Last Updated on June 19, 2019, by eNotes Editorial. Word Count: 199
In Lady MacBeth of the Mstensk District, author Nikolai Leskov describes the tortured life of a woman consumed by sexual passion—an obsession that leads her to kill her lover, his father, his mistress, and herself. In creating this heroine, Leskov appears to be criticizing Russian society today as well as the policies and practices of the former Soviet Union. In all her actions, the story’s heroine appears to represent the dissatisfaction of people with the corruption in society. She is the embodiment of loneliness, violence, and sexual passion, but on a larger scale she represents the impassioned resistance of the country’s people to a government that oppresses and stultifies its citizens and leaves them feeling frustrated, angry, and hopeless.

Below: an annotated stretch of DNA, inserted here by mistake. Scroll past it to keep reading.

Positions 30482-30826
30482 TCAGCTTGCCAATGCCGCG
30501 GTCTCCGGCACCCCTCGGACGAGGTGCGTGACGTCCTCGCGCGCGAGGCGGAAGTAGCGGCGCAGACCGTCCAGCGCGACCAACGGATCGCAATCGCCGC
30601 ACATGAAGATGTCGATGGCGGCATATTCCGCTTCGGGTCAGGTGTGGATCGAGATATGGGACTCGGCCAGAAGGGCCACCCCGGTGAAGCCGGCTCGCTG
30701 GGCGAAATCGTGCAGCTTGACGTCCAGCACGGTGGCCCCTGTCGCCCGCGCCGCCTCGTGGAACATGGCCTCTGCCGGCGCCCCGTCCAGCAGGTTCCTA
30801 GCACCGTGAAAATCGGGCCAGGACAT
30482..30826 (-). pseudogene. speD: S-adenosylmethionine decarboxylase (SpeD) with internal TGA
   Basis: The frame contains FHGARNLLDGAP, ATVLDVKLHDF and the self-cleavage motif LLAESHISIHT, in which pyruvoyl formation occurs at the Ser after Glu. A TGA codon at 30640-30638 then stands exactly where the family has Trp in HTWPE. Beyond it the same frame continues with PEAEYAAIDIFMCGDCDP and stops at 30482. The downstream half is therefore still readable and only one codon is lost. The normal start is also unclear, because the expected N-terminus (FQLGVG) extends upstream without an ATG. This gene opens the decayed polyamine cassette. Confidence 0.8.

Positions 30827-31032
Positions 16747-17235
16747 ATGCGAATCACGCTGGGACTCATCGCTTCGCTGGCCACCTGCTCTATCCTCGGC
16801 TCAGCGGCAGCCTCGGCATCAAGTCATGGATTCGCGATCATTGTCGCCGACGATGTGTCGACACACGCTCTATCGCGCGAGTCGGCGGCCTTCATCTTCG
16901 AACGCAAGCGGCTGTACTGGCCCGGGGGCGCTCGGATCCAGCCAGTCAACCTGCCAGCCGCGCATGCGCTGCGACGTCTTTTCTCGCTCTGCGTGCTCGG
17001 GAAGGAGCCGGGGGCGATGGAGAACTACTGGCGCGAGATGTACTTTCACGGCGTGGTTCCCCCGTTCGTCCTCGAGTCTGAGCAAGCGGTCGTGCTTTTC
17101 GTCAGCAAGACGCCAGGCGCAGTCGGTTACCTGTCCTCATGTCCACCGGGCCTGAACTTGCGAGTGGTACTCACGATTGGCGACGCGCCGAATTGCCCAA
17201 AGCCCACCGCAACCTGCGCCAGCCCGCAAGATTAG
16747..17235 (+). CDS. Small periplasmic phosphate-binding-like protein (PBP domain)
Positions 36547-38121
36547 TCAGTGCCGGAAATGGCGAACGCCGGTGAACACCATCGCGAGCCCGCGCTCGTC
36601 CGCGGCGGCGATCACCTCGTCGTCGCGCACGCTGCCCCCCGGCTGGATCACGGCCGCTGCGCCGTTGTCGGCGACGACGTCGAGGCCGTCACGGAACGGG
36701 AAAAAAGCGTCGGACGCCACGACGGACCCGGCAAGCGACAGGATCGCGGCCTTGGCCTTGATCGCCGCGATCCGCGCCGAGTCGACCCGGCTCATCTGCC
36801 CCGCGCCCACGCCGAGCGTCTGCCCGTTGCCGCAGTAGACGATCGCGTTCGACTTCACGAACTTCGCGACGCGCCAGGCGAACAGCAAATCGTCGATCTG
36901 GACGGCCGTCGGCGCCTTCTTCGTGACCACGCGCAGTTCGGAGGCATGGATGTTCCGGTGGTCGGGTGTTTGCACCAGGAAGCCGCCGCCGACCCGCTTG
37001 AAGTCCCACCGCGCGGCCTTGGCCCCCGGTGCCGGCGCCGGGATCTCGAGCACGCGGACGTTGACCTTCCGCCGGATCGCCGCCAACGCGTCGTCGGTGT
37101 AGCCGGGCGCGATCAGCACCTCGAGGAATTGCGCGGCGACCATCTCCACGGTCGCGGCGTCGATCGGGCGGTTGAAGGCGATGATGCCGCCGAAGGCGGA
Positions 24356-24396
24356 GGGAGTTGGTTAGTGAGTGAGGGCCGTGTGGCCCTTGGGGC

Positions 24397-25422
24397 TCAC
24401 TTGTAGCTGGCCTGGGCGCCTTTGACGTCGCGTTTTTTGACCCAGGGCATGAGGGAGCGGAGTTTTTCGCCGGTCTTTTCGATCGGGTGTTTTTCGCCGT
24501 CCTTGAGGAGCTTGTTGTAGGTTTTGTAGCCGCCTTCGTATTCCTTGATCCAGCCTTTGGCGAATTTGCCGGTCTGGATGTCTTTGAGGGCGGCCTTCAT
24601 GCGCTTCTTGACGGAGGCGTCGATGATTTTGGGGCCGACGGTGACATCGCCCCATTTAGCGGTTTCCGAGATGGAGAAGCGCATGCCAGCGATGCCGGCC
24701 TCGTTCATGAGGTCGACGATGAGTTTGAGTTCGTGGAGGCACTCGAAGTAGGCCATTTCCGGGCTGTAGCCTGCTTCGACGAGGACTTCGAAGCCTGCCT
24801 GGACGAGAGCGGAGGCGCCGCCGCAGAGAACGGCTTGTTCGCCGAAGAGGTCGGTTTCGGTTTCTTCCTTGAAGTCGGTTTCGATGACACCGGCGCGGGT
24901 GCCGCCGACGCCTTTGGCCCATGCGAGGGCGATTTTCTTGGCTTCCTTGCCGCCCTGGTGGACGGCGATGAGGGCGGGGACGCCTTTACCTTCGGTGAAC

The setting of the story is stifling and provincial, as are the men that live there. The women are portrayed as victims of both physical and emotional abuse. Readers can sympathize with the heroine, despite her heinous crimes, as she appears to be a victim of her environment. Thus, Leskov appears to be commenting on the oppressive nature of the government toward the people, particularly the oppression of women and the suppression of their needs and desires.